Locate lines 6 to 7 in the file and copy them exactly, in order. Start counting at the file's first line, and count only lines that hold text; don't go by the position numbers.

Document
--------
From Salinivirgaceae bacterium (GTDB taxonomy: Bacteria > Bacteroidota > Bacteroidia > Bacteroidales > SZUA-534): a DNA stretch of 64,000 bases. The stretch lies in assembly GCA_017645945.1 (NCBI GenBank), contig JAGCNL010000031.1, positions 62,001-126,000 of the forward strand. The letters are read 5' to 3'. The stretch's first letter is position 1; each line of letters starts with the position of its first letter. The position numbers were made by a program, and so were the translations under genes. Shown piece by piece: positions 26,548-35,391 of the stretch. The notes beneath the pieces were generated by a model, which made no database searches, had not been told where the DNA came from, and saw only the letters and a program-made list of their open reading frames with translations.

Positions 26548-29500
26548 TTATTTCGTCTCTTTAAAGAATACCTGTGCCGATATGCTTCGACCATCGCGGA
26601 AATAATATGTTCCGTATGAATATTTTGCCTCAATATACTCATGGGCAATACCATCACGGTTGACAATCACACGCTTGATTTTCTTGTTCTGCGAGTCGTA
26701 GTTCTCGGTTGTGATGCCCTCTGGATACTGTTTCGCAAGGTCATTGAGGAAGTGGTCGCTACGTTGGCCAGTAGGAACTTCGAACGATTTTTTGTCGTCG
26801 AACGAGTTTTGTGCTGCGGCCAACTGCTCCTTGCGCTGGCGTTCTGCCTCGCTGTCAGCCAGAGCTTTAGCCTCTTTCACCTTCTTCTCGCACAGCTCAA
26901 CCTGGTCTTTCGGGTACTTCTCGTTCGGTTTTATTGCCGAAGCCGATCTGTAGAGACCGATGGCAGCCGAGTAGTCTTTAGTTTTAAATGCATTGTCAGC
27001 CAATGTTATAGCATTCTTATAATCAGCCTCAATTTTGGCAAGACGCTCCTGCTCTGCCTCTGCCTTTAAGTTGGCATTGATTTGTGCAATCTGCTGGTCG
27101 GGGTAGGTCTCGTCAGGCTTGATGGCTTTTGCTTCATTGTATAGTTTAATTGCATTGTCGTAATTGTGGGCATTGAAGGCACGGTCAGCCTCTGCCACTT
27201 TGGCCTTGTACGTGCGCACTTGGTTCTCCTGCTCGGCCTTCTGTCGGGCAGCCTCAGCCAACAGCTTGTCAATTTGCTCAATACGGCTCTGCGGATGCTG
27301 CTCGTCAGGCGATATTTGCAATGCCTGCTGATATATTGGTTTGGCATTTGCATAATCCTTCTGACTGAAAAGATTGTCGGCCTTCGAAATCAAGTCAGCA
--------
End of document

26801 AACGAGTTTTGTGCTGCGGCCAACTGCTCCTTGCGCTGGCGTTCTGCCTCGCTGTCAGCCAGAGCTTTAGCCTCTTTCACCTTCTTCTCGCACAGCTCAA
26901 CCTGGTCTTTCGGGTACTTCTCGTTCGGTTTTATTGCCGAAGCCGATCTGTAGAGACCGATGGCAGCCGAGTAGTCTTTAGTTTTAAATGCATTGTCAGC